A Nuclear Threat From North Korea

The Stalinist state says it will use its “steadily improved” nuclear program against the U.S. at “any time.”

Models of North and South Korean missiles at the Korea War Memorial Museum in Seoul (Ahn Young-joon / AP)

North Korea says it will use its “steadily improved” nuclear program against the United States at “any time,” calling the program a response to a “reckless hostile policy” from the U.S.

North Korea’s state-run Korean Central News Agency said the reactor at the Yongbyon nuclear facility had been restarted two years ago—along with uranium enrichment. The facility was shut down in 2007 under a deal reached with the U.S. and five other world powers.

“All the nuclear facilities in Yongbyon including the uranium enrichment plant and 5 megawatt reactor were rearranged, changed or readjusted and they started normal operation,” KCNA quoted an unnamed director of the North’s Atomic Energy Institute as saying. The translation was provided by South Korea’s Yonhap news agency.

The Los Angeles Times adds:

Satellite imagery published last week by the North Korea affairs website 38 North suggested evidence of new activity at Yongbyon's plutonium production complex. Yongbyon is about 55 miles north of Pyongyang, the capital.

Pyongyang’s threat comes a day after the country said it planned to launch a rocket, insisting that it has the right to conduct space research.

“The world will clearly see our rocket fly high at a time and a place that the North’s party will set,” KCNA reported.

South Korean media reported that Pyongyang has previous hinted that it would launch a satellite on October 10,  which marks the 70th anniversary of the founding of the ruling Workers Party. In a news report from Washington, Yonhap quoted an unnamed diplomatic source as saying as of September 6, there was no rocket present at the launch tower. The South Korean news agency adds:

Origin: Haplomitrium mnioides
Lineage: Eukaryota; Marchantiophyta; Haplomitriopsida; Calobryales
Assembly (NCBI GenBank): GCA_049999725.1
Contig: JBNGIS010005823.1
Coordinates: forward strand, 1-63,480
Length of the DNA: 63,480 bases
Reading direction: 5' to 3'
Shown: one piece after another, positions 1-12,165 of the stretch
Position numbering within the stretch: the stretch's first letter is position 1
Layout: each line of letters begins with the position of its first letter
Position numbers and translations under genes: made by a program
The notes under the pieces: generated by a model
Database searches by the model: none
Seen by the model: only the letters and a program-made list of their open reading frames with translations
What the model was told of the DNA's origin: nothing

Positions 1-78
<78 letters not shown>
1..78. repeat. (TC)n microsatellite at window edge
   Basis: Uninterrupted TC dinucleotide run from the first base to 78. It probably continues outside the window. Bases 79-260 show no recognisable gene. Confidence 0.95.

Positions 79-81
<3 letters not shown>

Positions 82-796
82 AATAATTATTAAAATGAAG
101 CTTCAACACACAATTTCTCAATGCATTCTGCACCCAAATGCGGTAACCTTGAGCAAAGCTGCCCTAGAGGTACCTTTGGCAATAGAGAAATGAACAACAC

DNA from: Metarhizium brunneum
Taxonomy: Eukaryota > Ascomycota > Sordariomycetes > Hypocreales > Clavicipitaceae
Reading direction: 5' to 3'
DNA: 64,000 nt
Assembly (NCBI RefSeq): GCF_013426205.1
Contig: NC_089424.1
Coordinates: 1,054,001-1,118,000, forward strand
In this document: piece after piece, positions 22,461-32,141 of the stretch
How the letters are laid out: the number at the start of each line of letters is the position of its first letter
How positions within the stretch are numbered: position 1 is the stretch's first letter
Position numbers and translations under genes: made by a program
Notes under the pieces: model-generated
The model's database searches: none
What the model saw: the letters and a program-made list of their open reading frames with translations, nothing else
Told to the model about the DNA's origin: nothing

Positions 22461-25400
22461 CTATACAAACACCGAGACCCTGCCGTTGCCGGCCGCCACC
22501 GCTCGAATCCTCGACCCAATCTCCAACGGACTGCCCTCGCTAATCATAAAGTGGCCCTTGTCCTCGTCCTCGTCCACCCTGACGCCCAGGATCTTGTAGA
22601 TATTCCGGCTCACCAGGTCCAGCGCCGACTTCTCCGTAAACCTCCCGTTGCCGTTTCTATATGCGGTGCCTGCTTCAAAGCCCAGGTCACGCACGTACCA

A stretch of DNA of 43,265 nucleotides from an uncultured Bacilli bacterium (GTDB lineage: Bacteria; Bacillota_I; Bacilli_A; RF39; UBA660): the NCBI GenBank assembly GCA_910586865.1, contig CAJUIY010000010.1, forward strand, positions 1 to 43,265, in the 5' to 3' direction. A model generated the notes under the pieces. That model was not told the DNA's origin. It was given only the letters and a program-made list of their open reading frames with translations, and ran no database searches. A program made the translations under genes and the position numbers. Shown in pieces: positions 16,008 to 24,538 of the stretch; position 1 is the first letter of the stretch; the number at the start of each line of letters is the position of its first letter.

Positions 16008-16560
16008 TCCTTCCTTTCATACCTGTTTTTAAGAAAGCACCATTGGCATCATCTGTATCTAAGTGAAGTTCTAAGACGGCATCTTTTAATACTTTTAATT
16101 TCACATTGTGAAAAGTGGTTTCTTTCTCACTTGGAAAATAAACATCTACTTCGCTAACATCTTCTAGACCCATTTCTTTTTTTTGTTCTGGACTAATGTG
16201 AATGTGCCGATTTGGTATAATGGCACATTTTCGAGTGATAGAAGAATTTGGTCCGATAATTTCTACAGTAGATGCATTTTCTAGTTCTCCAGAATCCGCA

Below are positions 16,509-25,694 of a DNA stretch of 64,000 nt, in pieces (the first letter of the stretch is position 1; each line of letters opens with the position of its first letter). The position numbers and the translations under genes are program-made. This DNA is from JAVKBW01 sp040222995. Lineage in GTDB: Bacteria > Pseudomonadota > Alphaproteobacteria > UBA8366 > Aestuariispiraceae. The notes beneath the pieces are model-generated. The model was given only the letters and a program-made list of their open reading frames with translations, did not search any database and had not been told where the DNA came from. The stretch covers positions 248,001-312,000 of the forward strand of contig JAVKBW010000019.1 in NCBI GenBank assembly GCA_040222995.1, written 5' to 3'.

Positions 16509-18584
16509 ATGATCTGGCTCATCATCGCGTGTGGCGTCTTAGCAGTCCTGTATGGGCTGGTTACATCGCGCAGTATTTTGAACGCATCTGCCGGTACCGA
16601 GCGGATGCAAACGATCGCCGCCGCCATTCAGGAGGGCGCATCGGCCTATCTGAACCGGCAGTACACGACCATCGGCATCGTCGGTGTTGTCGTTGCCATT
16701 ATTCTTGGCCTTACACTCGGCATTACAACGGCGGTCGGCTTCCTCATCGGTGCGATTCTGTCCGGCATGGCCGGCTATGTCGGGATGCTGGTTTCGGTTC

Pyongyang has long been accused of using long-range rocket launches as a pretext for test-firing intercontinental ballistic missiles. Experts say long-range rockets and ICBMs are basically the same with differences only in payloads.

The North is believed to have honed advanced ballistic missile technologies through a series of test launches, including a 2012 launch that succeeded in putting a satellite into orbit. That test is considered the most successful so far.

The test also sparked fears that the North has moved closer to ultimately developing nuclear-tipped missiles that could potentially reach the United States mainland. The country has so far conducted three underground nuclear tests: in 2006, 2009 and 2013.

South Korea said a rocket launch would be a “blatant" violation of UN Security Council resolutions that prohibit the North from carrying out such launches. China, North Korea's closest ally, urged Pyongyang to comply with the UN resolutions.

The L.A. Times adds:

The two consecutive days of aggressive statements from Pyongyang could dampen the mood of North-South rapprochement that was created after the two sides agreed to end a crisis that saw an exchange of fire across their border last month.

After days of meetings in August, high-ranking officials reached an agreement whereby Pyongyang expressed regret for a mine explosion earlier in the month that injured two South Korean soldiers, and Seoul agreed to halt loudspeaker propaganda broadcasts it had launched in response.